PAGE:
We must reject Trump's coup on the American dream

We must reject Trump's coup on the American dream
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In June 2015, from a podium inside Trump Tower in Manhattan, Donald TrumpDonald John TrumpBiden campaign: Trump and former vice president will have phone call about coronavirus Esper: Military personnel could help treat coronavirus patients 'if push comes to shove' Schumer calls for military official to act as medical equipment czar MORE kicked off his presidential campaign by declaring the American dream dead. It was more xenophobia-tinged fearmongering from a man who had spent the previous years questioning President Obama’s place of birth. But he was dead wrong: Obama had rescued the country from the grips of economic upheaval and put America back on course for sustainable growth.  

Invoking the ideal of the American dream as a political ploy is not new. But weaponizing it to convince Americans that the pursuit of life, liberty and happiness can only be revived by a single man is unprecedented in our country. 

That is what Trump did in declaring his candidacy for president, and that is exactly what he has done throughout his first term. He has doubled down on the deeply cynical lie that America’s greatness is contingent upon his grip on power — that the institutions meant to protect our liberty and prosperity are disposable.     

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We must reject this coup on the ideal of the American dream, which is much bigger than any one public figure or presidential administration. 

The phrase “American dream” was first penned by James Truslow Adams, a Pulitzer Prize-winning historian, in his 1931 book “The Epic of America.” Adams described the American dream as a “religious emotion, a courageous leap in to the dark unknown,” and he ascribed to it the desires of everyday Americans and citizens elsewhere to be “freer, richer and more independent.”

“The American dream that lured tens of millions of all nations to our shores in the past century has not been a dream of merely material plenty, though that doubtless counted heavily,” Adams wrote. Rather, “it has been a dream of being able to grow to fullest development as man and woman, unhampered by the barriers which had been erected in older civilizations, unrepressed by social orders which had been developed for the benefit of classes rather than for the simple human being in any and every class.”  

While his “The Epic of America” became an instant bestseller, Adams’ phrase only slowly gained traction with American presidents. His contemporaries – Franklin D. Roosevelt, Harry S Truman, Dwight D. Eisenhower and John F. Kennedy – used it rarely. It was not until the late 1960s that the “American dream” appeared in dozens of speeches by Lyndon B. Johnson and Richard M. Nixon. 

But it took Ronald Reagan, George H. W. Bush and William Jefferson Clinton to turn the phrase into an all-American brand, one that at once could be both incredibly partisan and uniquely unifying. And then George W. Bush and Barack ObamaBarack Hussein ObamaPoll: More Republican voters think party is more united than Democratic voters Can you kill a virus with a gun? Biden's pick for vice president doesn't matter much MORE burnished that global brand with their own courage on incredibly divisive issues like immigration reform and health care reform. 

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What strikes us is how each later president built on his predecessors’ use of the phrase and expanded it to address ever more difficult issues. The phrase was often used as a political cudgel against opponents. But it was also used as a lever to move a recalcitrant Congress to act nobly.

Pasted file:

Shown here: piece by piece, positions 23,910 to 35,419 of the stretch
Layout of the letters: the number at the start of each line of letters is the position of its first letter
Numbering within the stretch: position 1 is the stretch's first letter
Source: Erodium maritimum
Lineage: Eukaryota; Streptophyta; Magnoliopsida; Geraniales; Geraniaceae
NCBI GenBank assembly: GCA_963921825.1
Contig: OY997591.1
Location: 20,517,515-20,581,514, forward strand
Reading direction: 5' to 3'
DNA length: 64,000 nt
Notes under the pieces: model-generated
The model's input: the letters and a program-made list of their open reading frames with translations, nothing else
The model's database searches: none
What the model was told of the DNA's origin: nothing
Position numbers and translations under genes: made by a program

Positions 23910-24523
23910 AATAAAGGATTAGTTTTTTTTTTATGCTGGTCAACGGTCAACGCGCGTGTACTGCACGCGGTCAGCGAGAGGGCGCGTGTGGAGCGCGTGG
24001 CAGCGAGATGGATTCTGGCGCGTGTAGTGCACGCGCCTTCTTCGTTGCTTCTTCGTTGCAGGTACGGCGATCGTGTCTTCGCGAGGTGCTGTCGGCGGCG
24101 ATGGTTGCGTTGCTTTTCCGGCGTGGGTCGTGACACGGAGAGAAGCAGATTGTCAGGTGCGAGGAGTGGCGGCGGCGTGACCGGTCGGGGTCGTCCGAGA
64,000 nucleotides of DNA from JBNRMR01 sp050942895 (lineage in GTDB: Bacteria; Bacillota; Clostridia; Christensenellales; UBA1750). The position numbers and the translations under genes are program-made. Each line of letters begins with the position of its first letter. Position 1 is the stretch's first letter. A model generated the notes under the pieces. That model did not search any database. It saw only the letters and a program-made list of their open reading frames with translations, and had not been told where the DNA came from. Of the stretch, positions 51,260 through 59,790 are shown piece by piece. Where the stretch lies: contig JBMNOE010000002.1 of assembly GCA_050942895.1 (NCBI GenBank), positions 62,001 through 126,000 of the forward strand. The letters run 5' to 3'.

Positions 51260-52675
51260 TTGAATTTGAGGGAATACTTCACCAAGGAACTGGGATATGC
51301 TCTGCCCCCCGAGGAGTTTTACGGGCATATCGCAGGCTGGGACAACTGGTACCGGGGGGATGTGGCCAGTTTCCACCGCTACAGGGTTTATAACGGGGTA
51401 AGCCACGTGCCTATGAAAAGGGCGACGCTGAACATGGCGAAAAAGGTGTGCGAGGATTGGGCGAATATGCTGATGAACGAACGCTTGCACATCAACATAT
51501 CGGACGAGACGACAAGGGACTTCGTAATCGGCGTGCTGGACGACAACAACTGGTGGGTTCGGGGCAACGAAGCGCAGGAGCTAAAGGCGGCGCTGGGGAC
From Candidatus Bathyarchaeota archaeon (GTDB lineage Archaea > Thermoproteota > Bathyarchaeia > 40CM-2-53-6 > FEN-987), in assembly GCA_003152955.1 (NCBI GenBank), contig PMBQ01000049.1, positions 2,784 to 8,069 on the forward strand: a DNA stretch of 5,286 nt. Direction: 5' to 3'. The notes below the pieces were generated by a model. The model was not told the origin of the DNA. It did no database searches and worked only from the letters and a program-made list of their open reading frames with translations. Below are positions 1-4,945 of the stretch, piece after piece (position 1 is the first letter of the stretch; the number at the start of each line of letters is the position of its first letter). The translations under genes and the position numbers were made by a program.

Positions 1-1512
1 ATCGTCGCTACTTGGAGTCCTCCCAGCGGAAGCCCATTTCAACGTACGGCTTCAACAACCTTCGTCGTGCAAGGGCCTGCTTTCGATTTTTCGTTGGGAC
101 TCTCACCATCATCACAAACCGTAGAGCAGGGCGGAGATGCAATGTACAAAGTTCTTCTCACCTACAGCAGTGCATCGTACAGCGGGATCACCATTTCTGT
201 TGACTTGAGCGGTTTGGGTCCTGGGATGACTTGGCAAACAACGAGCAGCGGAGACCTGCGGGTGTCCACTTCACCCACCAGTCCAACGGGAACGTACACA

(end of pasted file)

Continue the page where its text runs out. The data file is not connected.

A president’s commitment to the “dream” became a catalyst for action — tenant farmers (Roosevelt), a better life for the next generation (Truman), medical care and hospitals (Eisenhower), civil rights (Johnson), college education (Nixon), home ownership (Ford), environmental protection (Carter), a beacon of freedom (Reagan), immigration reform (Bush and Bush), small businesses (Clinton) and jobs (Obama).

And Sisyphus-like, Republican and Democratic presidents alike have pushed the American dream up Capitol Hill, taking turns at expanding upon the original clarion calls to become a “freer, richer more independent” nation.

It was Gerald Ford, who governed during our nation’s bicentennial celebration, who best captured what the phrase should mean to all of us. “No, the Nation has not been torn with irresponsible reaction. Rather, we are blessed with patience, common sense, and a willingness to work things out. The ‘American dream’ is not dead. It simply has yet to be fulfilled … has yet to realize its greatest contribution to civilization.”

With impeachment behind us, we cannot ignore the American nightmare that now keeps us awake at night. 

After three years of attacks by Trump and his administration on the federal institutions that help ensure our liberty and prosperity, the American dream and America’s very democracy are being challenged like never before.

And across the whole of the developed world only Russia is being deinstitutionalized to the same degree that the Trump administration is hollowing out America’s federal underpinnings.

Instead, as 13 former presidents have shown us, it’s time for each of us to use the inherent power of the American dream to unify our country, come together to meet its challenges here and abroad and work as one to secure for future generations an American dream that never dies. 

Leo Hindery Jr. is co-chair of the Task Force on Job Creation and a member of the Council on Foreign Relations. Formerly the CEO of AT&T Broadband and its predecessor, Tele-Communications Inc., he is an investor in media properties. Rick Sloan led the Union of Unemployed during the Great Recession and is the author of “A Novel Approach to the American Dream.”